John Lovallo -- Bank of America -- Analyst

Thanks guys.

Operator

Our next question comes from the line of Michael Rehaut from JPMorgan. Your line is open.

Elad Hillman -- JPMorgan -- Analyst

Hi, this is Elad Hillman on for Mike. First, in modeling the $15 million in 2Q savings, should we be thinking about it as spread across your different segments in proportion with revenue? And how much of it would you say is in the corporate line?

John-Linker -- Executive Vice President and Chief Financial Officer

I would say just proportionally across the business would be OK and similar with the corporate costs is the right way to think about it.

Elad Hillman -- JPMorgan -- Analyst

Okay. And my second question is just of the $15 million savings, how much would you roughly characterize as temporary versus structural? And I'm just trying to think about how we should think about the incremental margin if and when volume starts to recover?

John-Linker -- Executive Vice President and Chief Financial Officer

Yes. I mean, in some cases, these are cost savings that we have temporarily just put a stop on travel. So that hopefully would we'll see what that looks like as COVID sort of recovers. And so that's something we can toggle on or off. The salary compensation, furloughs, leaves, all of that. I mean that's something that, again, can be toggled on or off. There is an element of the Q2 cost savings that is more discretionary projects that we pushed out until later in the year, and we'll reevaluate then. That those would be things like marketing investments or IT projects that we just have discretion over when we execute on those. They would have a return on them at some point. But I would say that that's probably the minority of the $15 million. The majority of it is would be sort of the true cost that we can sort of turn on or turn off depending on how the conditions permit.

Elad Hillman -- JPMorgan -- Analyst

Okay, great. Thank you.

Operator

And our next question comes from the line of Mike Dahl from RBC Capital Markets. Your line is open.

Mike Dahl -- RBC Capital Markets -- Analyst

Good morning, Gary. John thanks for the comments, so far in the detail. I wanted to follow-up on some of the commentary around kind of the cost actions, but also just plant operations and with business is somewhat labor-intensive, particularly on the windows side, Gary, as you've alluded to, if we consider kind of sanitation, social distancing, all else equal, the cost of operating a plant goes up. And so I was curious if you've taken a look at, prior to implementing these cost cutting actions, what the longer term impact is in terms of your cost or margin profile if we assume that these measures are kind of the new norm in terms of social distancing and enhanced sanitation on kind of an annual basis if you looked at it that way?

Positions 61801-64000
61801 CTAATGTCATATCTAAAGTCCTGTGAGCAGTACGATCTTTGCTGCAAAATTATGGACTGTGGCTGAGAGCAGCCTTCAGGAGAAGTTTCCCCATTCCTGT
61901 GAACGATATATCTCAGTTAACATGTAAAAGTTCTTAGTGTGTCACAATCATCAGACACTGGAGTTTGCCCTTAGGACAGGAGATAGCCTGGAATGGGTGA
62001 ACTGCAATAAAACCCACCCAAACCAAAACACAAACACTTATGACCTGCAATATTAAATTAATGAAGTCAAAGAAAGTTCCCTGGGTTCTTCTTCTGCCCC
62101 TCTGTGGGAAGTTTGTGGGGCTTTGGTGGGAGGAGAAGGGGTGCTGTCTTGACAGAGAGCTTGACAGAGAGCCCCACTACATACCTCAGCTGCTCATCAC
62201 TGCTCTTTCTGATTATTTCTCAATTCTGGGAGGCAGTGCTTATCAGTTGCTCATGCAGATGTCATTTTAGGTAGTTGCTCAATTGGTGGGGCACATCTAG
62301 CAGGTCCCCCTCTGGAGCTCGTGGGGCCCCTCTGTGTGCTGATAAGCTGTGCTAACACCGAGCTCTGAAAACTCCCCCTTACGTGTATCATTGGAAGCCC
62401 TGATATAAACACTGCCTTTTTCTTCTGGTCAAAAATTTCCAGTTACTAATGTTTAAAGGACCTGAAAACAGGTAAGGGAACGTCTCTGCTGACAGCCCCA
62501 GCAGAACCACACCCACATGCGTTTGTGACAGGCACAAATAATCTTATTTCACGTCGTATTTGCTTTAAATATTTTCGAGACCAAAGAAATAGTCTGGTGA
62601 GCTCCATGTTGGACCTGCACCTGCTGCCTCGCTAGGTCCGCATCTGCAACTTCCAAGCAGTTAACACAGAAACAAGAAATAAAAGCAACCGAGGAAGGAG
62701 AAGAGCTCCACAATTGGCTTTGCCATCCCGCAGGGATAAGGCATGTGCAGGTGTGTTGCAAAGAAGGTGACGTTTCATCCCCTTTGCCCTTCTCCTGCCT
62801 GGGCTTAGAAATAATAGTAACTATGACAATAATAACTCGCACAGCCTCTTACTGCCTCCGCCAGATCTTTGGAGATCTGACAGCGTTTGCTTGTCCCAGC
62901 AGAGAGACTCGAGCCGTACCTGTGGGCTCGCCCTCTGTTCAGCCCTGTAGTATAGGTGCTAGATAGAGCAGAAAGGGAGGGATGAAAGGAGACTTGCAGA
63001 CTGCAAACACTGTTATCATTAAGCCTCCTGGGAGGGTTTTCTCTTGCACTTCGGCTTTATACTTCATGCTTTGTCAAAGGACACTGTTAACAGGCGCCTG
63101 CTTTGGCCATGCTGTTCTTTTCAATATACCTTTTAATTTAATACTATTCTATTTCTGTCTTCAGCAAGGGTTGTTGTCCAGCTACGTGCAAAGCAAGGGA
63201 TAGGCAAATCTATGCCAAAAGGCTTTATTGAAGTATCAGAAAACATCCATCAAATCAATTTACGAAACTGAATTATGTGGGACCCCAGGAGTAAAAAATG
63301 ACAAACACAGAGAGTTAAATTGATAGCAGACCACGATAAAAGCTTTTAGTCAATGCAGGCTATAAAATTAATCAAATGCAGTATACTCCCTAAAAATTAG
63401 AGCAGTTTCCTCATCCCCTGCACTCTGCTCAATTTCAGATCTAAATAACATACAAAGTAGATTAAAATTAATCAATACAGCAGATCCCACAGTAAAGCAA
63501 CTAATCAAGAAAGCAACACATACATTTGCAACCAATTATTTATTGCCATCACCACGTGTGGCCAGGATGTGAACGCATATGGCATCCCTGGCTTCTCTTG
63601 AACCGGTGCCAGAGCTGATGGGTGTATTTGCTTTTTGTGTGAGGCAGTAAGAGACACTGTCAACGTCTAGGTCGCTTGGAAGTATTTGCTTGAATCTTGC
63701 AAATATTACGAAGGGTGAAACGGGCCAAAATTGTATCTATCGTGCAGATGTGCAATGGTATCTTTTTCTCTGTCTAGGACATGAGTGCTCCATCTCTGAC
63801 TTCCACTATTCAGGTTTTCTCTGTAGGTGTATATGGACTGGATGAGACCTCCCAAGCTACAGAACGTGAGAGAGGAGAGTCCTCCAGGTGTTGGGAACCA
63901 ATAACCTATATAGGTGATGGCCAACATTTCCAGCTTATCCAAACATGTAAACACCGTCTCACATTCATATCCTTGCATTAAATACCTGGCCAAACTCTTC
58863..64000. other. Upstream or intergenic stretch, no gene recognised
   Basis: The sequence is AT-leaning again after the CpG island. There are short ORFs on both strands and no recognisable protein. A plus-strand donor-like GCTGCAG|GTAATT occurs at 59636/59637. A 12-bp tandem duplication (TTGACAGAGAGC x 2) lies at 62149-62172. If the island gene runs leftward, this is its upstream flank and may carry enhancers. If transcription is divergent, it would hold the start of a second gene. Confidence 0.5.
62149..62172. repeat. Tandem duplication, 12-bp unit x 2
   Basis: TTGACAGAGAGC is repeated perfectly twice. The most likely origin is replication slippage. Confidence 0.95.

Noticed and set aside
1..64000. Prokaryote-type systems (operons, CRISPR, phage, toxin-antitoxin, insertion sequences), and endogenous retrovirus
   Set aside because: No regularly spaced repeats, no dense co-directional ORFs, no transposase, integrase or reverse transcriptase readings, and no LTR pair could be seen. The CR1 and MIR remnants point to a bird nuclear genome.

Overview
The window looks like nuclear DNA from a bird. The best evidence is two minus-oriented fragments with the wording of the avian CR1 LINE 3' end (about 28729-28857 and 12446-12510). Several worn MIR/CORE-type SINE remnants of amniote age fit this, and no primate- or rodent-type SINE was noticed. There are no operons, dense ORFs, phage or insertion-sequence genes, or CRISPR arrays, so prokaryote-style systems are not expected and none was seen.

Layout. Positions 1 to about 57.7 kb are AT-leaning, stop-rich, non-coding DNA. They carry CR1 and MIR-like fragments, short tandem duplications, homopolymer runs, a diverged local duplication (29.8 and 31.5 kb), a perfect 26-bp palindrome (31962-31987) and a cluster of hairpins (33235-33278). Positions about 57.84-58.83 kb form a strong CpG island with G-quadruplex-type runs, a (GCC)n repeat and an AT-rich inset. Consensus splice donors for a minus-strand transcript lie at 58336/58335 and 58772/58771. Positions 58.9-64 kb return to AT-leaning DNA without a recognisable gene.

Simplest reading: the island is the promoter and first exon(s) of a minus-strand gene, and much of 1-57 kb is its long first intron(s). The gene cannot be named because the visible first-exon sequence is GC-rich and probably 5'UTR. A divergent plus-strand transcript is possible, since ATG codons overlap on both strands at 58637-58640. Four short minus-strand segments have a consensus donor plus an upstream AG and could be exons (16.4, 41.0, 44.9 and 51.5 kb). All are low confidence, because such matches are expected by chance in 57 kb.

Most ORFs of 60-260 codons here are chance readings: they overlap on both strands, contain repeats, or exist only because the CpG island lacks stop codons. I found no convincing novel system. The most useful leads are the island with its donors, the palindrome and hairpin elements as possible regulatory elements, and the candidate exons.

Gary-S.-Michel -- President and Chief Executive Officer

Yes. So I think that's a great question. I think we're right in the middle of writing these playbooks and deploying them at this point and trying to understand what they mean to cycle time, what they mean to throughput and what they might mean to staffing and the way we actually operate. So we've kind of got a number of variables that are feeding into it, not the least of which is the demand profile as well. So as we're building these playbooks, which we tend to build based on actual demand first and then we figure out kind of the cycle time required, the type of material, type of staffing, etc., to operate. You throw into that social distancing and the actual number of people that we can have in a plant at a particular time in a particular place, obviously, it's going to change the cost structure a little bit. But the opportunity to look at that is now, it's on our radar and we understand it. To date, kind of the bigger question has just really been to make sure that we're able to meet customer demand, which we've been able to do, and do it effectively with the health and safety of our associates being the primary objective. The cost to do that on an ongoing basis will be part of what we look at. But at this point, it's I don't have a definitive answer for you other than to say it will play into how we staff, what our throughputs look like, and as we continue to use JEM as the underlying business operating system. It's no different. We're using the same tools. We're using the same type of management and leadership capabilities. So we'll use that to drive what our cost position would be as well.

Mike Dahl -- RBC Capital Markets -- Analyst

Okay. Got it. Yes. I appreciate that. It's still early here. And then second question, just to put a finer point on some of the commentary around the sales cadence and understanding there's really limited visibility today. But I guess when we're thinking about the comments on kind of some accelerating pressures through 2Q and then some of the lead times in your businesses, if we were to assume kind of conditions, again, all else equal, or only modest recovery in housing over the next couple of months, is some of this commentary meant to suggest that the top line declines we see in 3Q could actually be greater than 2Q? And appreciate you're not giving formal guidance, but just want to understand some of that directional commentary a bit better.